Those skills brought him to Sheboygan Jan. 5, 1970 to work for Hayssen Manufacturing, running the lathe machine. According to Joe, he was harassed by the white workers whom saw him as a threat to their job.

“Guys would be balling up clay, spitting it through straws, hitting you all over,” Joe said. “You’d turn around and they’d be standing there like, ‘Well who do you pick did it?’”

One day, a fellow black coworker was beat up in the bathroom before Joe saw him running across the machine floor. He went to physically defend the man—a decision that resulted in him and the man being fired, according to Joe.

That was two weeks after his first day.

The job didn’t even outlast the temporary living at the YMCA Hayssen provided. He had two more weeks to live there for free. Joe met a woman there, who was white, who would become his wife—Mary. Those last two weeks were the beginning of a courtship that lasted several months before Joe was drafted for service.

He noted that he was stopped by police both before and after he was fired. But according to Joe, they’d leave him alone when they found out he was employed.

“I’d get stopped here, stopped there,” Joe said. “I never knew about (Sundown towns) at the time. I didn’t see it immediately, I just was wondering, ‘Why are they doing this? Why do I have to be out of here at dark?”

Was Sheboygan a sundown town?

Census data dating back to 1860 shows that the black population of Sheboygan did not reach double-digits until 1970, peaking with nine in 1910. Through the 1920’s and 30’s, there were no black residents in Sheboygan, with one in the 1940 census and eight in the 1950 census.

According to research by Professor James W. Loewen, who taught race relations for 20 years at the University of Vermont, there is evidence to suggest Sheboygan may have been a “Sundown Town” – a place where people of color were forced to leave the city after sunset.

Loewen compiled an online map allowing people to find out more about the racial history of their towns, identifying thousands of likely and confirmed sundown towns across the U.S.

Sheboygan is labeled as having possible sundown status. It is unknown whether there was an ordinance or sign specifically prohibiting black people from staying, but the testimonials he lists indicate a certain amount of racial animus.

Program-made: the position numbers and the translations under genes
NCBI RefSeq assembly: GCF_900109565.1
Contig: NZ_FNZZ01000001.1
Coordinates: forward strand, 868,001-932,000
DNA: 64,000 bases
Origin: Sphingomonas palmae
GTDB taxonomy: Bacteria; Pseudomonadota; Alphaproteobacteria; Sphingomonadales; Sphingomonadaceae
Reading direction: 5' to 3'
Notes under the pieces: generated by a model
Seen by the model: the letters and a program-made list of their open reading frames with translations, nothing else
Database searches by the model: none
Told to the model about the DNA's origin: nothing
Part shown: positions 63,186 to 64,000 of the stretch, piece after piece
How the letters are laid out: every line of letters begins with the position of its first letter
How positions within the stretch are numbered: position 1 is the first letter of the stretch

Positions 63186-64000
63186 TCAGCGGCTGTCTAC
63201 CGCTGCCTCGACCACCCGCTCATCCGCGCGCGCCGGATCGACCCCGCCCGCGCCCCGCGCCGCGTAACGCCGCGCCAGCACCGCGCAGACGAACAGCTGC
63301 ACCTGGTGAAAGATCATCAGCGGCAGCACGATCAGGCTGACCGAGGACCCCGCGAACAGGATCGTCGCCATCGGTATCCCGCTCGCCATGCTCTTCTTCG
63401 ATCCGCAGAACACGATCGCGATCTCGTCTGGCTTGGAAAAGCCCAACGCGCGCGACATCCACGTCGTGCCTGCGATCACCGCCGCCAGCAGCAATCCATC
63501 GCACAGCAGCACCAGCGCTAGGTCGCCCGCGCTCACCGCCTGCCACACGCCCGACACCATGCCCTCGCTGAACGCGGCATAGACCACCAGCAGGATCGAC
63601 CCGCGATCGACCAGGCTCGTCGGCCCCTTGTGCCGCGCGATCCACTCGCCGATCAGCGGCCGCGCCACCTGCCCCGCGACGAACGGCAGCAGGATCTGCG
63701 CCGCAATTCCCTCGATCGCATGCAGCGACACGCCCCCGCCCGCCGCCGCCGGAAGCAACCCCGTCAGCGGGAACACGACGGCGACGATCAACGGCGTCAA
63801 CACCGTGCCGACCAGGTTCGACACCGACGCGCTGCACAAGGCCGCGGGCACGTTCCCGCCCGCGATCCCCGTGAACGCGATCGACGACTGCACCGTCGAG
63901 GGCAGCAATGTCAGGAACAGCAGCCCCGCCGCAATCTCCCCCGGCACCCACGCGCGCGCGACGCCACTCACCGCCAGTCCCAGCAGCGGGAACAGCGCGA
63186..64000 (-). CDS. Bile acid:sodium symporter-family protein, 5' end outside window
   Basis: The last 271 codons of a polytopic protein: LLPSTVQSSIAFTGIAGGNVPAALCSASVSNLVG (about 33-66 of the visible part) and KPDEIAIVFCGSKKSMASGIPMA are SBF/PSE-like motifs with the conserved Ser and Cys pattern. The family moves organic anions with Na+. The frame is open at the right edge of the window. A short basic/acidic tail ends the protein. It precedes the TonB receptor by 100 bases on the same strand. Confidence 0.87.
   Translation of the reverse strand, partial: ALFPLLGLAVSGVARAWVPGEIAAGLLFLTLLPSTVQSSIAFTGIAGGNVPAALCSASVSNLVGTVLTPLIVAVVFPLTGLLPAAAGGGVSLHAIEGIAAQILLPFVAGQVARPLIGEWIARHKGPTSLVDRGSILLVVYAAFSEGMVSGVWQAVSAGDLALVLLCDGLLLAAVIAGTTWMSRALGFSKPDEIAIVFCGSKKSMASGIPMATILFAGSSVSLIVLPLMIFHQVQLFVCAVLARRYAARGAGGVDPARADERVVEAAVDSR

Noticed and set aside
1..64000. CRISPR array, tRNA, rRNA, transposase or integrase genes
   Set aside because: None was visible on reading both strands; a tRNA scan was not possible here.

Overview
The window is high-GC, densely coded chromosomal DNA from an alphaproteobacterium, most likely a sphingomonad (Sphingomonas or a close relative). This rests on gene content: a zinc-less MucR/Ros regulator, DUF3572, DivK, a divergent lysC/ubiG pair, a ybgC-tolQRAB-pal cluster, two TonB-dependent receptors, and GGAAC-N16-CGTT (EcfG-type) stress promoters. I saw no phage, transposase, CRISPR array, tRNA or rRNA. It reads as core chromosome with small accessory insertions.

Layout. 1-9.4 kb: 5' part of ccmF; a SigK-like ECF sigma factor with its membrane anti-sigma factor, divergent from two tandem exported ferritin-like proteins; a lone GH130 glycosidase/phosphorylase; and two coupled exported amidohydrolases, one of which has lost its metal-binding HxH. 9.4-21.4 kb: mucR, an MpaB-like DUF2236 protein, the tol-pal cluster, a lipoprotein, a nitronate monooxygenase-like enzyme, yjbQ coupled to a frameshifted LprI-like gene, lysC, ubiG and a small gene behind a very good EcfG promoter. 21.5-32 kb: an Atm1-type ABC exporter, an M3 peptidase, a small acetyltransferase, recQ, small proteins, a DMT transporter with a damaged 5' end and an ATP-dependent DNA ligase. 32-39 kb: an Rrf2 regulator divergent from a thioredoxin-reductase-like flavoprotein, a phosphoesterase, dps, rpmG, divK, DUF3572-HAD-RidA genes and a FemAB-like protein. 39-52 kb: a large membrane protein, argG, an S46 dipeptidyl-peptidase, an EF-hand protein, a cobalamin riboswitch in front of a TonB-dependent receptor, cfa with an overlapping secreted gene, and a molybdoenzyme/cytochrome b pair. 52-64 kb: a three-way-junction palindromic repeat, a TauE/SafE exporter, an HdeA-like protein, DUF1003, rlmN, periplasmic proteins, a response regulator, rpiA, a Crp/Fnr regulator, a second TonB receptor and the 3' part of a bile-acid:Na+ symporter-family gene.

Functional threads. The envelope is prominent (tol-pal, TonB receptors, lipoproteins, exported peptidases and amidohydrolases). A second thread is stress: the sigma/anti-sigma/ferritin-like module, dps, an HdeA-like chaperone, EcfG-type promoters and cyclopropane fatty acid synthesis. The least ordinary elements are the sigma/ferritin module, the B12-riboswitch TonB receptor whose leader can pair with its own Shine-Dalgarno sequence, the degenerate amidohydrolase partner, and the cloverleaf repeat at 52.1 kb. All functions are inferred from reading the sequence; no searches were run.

Loewen received a report of a black social worker from Madison’s state office had to stay at a smaller hotel outside of Sheboygan in 1976 because she couldn’t stay in Sheboygan’s main hotel.

Other testimonies to Loewen showed similar patterns.

“’I recall being told when I moved to Sheboygan in August 1970 that in previous years blacks had not been allowed to stay in the city overnight. There was no generalized policy in that regard by 1970, but I suppose reminisce[sic] of the one-time prohibition might have been carried on informally.

“’We lived on the city’s south side initially and later on the southwest, mostly in the working class section. And I saw no evidence of blacks being prohibited per se, that the black population was quite low.

“’We had a black mailman between 1970 and 1975, but at the junior high school I taught at in those years, also on the south (side), I don’t recall any black students,” Loewen said he was told by Donovan Walling, a former Sheboygan resident, in 2002.

Loewen’s testimonies are remembered, secondary accounts. The Sheboygan Press archives also tell a story of discriminatory local discourse and policy.

The very rumor of a sundown ordinance prompted then-Mayor John Bolgert in 1959 to outright deny that Sheboygan had any sundown laws. He cited as proof that black people we able to live in the city when they were playing baseball for the local minor league team. The same story reported a local pastor as saying there was no prejudice toward black people because there were none here.

Four years later in September of 1963, Professor Spencer Hildahl, then chair of the sociology department at Lakeland College spoke to the Sheboygan Evening Optimist Club about welcoming “negroes” into the city.

“Negroes are coming to Sheboygan just as surely as Christmas is coming next December,” Hildahl said. “We have to assume, whether people accept the fact or not, that Sheboygan is going to have a population that includes Negroes and other minority groups in the not too distant future.”

One of the unnamed Optimists present asserted that an ordinance existed that prohibited black people from living in Sheboygan.

“The same Optimist asserted that present city officials deny that Sheboygan has an ordinance preventing Negroes from living in Sheboygan. But, he claimed, Sheboygan adopted such an ordinance in 1887 —‘that no Negroes will be housed in Sheboygan — and it is still on the books,’” the Press reported.